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Hawks GM must make familiar decision with coaching search

Seventeen years ago, Quinn Buckner was Mark Jackson.

Buckner was a young, aspiring head coach who, like Jackson did on Monday in Atlanta, interviewed with general manager Rick Sund for his team's coaching vacancy, in Dallas.

In part because Buckner is one of only three players to win championships at the high school, college, Olympic and professional levels (Magic Johnson and Jerry Lucas are the others), Sund hired him to lead a team that had gone 11-71 the previous season.

The result was not good. As he learned on the job, Buckner struggled to find the right balance between task-master and former player. The Mavericks got off to a 1-23 start and finished their tumultuous 1993-94 season at 13-69. Buckner was fired after that season.

Now, as Sund looks to replace MikeWoodson, the Hawks' GM must decide whether to take the same chance on Jackson that he took on Buckner in allowing a former player with no coaching experience to take over a 53-win team that was routed in the second round of the postseason.

Sund has whittled his candidates to Dallas assistant coach Dwane Casey, whom he worked with in Seattle; Atlanta assistant Larry Drew; ESPN analyst Avery Johnson, who won the 2006 Coach of the Year award and led the Mavericks to the NBA Finals that season; and Jackson, who was the last candidate to interview with Sund before he and Hawks owner Michael Gearon Jr. make their decision sometime this week.

"I think the critical issue is to get a very good staff," said Buckner, a Pacers broadcaster. "There is no question about Mark's understanding of the game of basketball. But there is a difference between knowing the game and coaching the game.

"There are a lot of things you have to manage. You have to manage personalities. As a player, you tend to get along with everybody. As a coach, that doesn't always happen because you are managing people's minutes. The other part is to understand the involvement from your assistant coaching staff, and that is one part that will be new.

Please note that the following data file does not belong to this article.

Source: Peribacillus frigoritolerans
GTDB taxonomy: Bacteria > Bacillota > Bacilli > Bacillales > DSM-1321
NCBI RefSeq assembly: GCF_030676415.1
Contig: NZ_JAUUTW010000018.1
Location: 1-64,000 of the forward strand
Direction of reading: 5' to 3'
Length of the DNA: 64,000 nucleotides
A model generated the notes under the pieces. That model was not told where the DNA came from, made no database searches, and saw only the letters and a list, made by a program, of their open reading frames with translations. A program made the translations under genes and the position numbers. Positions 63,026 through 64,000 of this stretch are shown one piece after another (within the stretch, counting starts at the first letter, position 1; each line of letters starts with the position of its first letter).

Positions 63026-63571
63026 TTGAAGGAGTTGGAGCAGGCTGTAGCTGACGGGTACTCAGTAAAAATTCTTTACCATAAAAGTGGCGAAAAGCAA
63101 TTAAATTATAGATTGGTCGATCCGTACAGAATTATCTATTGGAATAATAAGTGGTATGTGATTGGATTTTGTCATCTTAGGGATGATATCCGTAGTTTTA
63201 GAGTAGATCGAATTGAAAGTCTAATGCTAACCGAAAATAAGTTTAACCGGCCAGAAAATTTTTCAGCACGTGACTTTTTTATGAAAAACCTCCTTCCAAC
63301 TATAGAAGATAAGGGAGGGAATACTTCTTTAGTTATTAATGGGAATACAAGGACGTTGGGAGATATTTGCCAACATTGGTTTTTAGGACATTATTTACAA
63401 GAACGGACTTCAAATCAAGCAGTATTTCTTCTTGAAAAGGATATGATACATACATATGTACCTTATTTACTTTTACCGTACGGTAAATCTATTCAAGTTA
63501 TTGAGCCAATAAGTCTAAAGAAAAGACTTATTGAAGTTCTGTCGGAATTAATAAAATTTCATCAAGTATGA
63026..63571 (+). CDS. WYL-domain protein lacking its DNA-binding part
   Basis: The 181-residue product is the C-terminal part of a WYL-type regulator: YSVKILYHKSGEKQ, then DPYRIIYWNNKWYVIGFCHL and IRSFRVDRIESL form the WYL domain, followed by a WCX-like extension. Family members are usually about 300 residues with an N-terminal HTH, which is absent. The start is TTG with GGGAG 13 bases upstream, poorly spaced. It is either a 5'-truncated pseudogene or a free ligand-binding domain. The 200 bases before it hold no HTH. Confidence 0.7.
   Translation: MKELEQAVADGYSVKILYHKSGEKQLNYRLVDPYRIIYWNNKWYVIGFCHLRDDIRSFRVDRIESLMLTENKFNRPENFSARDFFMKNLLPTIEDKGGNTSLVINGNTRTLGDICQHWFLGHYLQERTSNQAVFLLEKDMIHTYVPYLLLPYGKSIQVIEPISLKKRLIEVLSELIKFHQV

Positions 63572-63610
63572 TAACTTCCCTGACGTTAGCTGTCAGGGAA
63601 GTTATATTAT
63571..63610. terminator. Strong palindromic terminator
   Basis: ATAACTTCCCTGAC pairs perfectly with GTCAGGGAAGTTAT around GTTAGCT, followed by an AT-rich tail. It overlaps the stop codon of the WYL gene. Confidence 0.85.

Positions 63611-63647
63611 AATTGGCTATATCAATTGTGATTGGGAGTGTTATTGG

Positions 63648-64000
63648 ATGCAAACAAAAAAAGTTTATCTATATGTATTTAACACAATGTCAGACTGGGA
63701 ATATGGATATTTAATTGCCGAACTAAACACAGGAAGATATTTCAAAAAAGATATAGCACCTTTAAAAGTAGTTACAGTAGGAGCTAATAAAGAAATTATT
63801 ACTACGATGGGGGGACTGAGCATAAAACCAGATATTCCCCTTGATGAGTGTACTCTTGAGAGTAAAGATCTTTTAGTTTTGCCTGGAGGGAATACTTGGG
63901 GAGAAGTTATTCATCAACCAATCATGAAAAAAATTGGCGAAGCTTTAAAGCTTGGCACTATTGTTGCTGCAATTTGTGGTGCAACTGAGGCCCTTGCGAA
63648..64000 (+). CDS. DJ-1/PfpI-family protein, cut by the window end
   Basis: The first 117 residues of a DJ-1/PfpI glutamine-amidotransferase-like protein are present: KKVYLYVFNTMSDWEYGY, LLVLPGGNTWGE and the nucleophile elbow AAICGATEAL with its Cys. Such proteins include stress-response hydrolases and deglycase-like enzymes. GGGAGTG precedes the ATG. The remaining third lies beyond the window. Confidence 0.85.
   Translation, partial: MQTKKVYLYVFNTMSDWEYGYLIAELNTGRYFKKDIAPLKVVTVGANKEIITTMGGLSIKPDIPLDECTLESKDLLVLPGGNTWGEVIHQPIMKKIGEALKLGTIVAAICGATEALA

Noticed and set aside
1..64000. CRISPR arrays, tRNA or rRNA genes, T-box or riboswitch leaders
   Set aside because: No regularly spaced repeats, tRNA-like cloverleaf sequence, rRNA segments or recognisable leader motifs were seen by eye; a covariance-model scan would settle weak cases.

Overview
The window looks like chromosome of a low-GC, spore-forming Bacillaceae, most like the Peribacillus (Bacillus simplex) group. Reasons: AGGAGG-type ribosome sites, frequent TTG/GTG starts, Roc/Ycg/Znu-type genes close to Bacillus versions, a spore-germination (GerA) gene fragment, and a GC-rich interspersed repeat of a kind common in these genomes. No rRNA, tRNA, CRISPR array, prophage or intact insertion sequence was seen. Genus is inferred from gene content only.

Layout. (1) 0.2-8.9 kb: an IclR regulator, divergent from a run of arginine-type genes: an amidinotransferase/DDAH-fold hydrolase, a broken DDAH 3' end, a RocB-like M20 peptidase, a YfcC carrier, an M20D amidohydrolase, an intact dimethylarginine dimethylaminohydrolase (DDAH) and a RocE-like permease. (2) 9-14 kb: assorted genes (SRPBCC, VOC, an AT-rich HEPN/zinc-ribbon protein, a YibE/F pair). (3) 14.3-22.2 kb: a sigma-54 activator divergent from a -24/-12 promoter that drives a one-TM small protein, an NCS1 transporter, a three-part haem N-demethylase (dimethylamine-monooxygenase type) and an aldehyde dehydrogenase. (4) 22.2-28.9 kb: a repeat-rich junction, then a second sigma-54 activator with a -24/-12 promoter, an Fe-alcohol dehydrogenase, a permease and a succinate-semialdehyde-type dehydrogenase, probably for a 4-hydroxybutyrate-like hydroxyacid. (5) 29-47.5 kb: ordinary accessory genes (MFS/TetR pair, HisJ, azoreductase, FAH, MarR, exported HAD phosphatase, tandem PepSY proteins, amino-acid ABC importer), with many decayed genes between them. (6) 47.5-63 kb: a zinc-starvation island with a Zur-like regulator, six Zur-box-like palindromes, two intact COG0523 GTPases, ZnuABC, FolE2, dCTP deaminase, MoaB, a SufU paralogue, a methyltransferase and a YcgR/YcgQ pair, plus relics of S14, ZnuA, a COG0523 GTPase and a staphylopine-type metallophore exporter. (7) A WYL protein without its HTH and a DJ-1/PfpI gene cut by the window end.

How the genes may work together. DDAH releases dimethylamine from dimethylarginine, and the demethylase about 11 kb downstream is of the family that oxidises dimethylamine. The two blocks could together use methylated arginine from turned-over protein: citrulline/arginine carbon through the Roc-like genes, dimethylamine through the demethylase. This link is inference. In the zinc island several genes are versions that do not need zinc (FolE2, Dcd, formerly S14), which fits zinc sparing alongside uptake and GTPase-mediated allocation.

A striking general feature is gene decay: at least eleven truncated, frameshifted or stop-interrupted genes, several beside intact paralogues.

"Then the other half is management and ownership has to be 100 percent on board. Everybody has to be 100 percent on board. I underestimated it, quite frankly."

Buckner hired Randy Wittman, Greg Ballard and Pete Newell's son, Tom, to be his assistants, all of whom were relatively inexperienced. He said he wanted to hire former Celtics coach Jimmy Rodgers to be a veteran voice on his bench.

"I couldn't find Jimmy Rodgers because [Bulls general manager] JerryKrause told him to go away because he was going to hire him the next year [as part of Phil Jackson's staff]," Buckner said. "That was what I needed -- somebody willing to teach a young coach how to be good. Coaching is a profession, but it is a craft. You have to put time and effort into doing it and you have be committed."

The difficulty in the NBA, Buckner acknowledged, is that virtually everybody who is on somebody's bench wants to be the head coach and so they are invariably scheming for the coach's job rather than helping him become better.

That's why, Buckner said, Jackson will need a few older assistants who are past the point of individual aspirations and only want to be part of a winning organization.

"I may be wrong because it has not worked out, but when Vinny Del Negro put his staff together [in Chicago], I said he hit a home run," Buckner said. "Bernie [Bickerstaff] and Del [Harris] both have been around a long time but do not necessarily want to be a head coach. Those are the kinds of guys you want, somebody perfectly content with trying to help some young coach find his way."

But, as Boston coach Doc Rivers has shown, gaining experience as an assistant first isn't always required for a successful head-coaching career.

"If he takes these things into consideration and puts them in the proper perspective, he can be successful," Buckner said. "Doc has done an exceptional job. He had never coached. There are people who can do that. He stepped out of the [broadcast] booth and stepped onto the bench.

"But it depends on where you go and what your expectations are. You have to manage expectations. And you have to do it with a real knack and tact and savvy. That is the difference between Doc three or four years ago and Doc today; now he is one of the great communicators. Of course, he also has a lot more talent on his roster right now, so that tends to make you a better coach."

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